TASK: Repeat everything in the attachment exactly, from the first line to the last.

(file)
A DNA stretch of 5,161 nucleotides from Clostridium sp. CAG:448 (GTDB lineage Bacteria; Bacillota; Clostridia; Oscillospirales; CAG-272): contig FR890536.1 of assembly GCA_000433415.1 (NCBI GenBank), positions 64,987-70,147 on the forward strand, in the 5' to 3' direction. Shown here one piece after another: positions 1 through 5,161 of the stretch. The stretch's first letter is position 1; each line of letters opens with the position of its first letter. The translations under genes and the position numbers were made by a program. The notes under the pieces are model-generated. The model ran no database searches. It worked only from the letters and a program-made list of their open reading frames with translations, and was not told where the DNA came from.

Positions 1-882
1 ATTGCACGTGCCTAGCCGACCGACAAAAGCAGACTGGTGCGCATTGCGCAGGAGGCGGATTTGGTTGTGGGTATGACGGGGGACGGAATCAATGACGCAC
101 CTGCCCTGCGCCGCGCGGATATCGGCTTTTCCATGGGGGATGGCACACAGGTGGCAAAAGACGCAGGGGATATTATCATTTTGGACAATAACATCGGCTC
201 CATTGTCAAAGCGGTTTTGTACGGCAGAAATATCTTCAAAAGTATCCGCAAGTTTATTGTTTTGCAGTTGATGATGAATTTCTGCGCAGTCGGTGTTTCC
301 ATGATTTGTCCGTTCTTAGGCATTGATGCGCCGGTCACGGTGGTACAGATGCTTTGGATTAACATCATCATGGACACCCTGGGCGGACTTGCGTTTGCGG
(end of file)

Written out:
A DNA stretch of 5,161 nucleotides from Clostridium sp. CAG:448 (GTDB lineage Bacteria; Bacillota; Clostridia; Oscillospirales; CAG-272): contig FR890536.1 of assembly GCA_000433415.1 (NCBI GenBank), positions 64,987-70,147 on the forward strand, in the 5' to 3' direction. Shown here one piece after another: positions 1 through 5,161 of the stretch. The stretch's first letter is position 1; each line of letters opens with the position of its first letter. The translations under genes and the position numbers were made by a program. The notes under the pieces are model-generated. The model ran no database searches. It worked only from the letters and a program-made list of their open reading frames with translations, and was not told where the DNA came from.

Positions 1-882
1 ATTGCACGTGCCTAGCCGACCGACAAAAGCAGACTGGTGCGCATTGCGCAGGAGGCGGATTTGGTTGTGGGTATGACGGGGGACGGAATCAATGACGCAC
101 CTGCCCTGCGCCGCGCGGATATCGGCTTTTCCATGGGGGATGGCACACAGGTGGCAAAAGACGCAGGGGATATTATCATTTTGGACAATAACATCGGCTC
201 CATTGTCAAAGCGGTTTTGTACGGCAGAAATATCTTCAAAAGTATCCGCAAGTTTATTGTTTTGCAGTTGATGATGAATTTCTGCGCAGTCGGTGTTTCC
301 ATGATTTGTCCGTTCTTAGGCATTGATGCGCCGGTCACGGTGGTACAGATGCTTTGGATTAACATCATCATGGACACCCTGGGCGGACTTGCGTTTGCGG